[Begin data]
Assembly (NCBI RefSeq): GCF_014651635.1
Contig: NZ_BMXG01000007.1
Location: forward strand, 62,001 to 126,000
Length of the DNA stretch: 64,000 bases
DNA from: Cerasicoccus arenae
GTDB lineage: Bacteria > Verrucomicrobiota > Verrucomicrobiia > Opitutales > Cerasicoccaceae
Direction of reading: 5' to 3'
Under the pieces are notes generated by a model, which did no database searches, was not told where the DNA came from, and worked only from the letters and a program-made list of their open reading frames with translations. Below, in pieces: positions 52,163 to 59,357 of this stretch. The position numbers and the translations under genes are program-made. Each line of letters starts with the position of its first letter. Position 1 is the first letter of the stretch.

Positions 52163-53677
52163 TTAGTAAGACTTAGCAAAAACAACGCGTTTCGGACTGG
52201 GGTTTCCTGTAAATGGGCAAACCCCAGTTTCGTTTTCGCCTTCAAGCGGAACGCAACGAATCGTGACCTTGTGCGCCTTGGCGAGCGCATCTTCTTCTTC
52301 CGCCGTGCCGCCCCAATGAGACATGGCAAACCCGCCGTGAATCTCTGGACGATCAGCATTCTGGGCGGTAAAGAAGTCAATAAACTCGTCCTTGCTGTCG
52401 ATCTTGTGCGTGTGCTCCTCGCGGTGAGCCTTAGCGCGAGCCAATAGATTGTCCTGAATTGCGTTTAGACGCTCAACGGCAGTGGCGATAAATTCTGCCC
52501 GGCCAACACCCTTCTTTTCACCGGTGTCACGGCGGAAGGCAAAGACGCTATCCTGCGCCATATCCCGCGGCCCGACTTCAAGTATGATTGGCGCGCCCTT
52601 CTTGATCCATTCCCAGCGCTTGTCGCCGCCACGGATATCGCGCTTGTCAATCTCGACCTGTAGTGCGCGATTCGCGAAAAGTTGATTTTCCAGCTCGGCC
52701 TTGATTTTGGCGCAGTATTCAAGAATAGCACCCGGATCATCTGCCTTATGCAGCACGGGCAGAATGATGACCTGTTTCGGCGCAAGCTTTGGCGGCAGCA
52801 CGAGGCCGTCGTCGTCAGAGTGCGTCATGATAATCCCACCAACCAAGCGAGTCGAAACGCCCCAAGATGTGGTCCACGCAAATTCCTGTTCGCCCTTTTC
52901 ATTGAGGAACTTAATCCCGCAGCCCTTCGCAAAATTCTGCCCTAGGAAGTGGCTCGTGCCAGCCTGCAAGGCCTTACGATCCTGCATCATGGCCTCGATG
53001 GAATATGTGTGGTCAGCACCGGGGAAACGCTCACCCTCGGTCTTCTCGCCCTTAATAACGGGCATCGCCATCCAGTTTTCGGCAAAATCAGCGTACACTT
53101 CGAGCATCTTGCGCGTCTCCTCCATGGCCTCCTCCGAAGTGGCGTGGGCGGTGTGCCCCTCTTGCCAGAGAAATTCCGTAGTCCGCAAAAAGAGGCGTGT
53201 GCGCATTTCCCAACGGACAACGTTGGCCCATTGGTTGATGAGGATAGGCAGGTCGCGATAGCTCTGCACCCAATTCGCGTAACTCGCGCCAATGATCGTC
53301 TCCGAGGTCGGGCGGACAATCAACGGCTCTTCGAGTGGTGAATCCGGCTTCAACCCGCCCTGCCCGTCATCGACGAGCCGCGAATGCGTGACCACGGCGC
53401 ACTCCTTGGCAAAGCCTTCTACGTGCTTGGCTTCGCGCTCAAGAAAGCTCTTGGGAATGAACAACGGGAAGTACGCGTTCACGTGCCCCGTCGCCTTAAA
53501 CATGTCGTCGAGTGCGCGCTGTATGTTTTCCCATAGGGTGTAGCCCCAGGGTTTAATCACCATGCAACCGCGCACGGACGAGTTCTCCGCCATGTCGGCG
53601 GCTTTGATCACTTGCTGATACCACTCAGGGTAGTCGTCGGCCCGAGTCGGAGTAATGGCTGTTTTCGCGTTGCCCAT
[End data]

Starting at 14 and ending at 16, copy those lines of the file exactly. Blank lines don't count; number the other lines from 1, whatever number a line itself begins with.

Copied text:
52501 GGCCAACACCCTTCTTTTCACCGGTGTCACGGCGGAAGGCAAAGACGCTATCCTGCGCCATATCCCGCGGCCCGACTTCAAGTATGATTGGCGCGCCCTT
52601 CTTGATCCATTCCCAGCGCTTGTCGCCGCCACGGATATCGCGCTTGTCAATCTCGACCTGTAGTGCGCGATTCGCGAAAAGTTGATTTTCCAGCTCGGCC
52701 TTGATTTTGGCGCAGTATTCAAGAATAGCACCCGGATCATCTGCCTTATGCAGCACGGGCAGAATGATGACCTGTTTCGGCGCAAGCTTTGGCGGCAGCA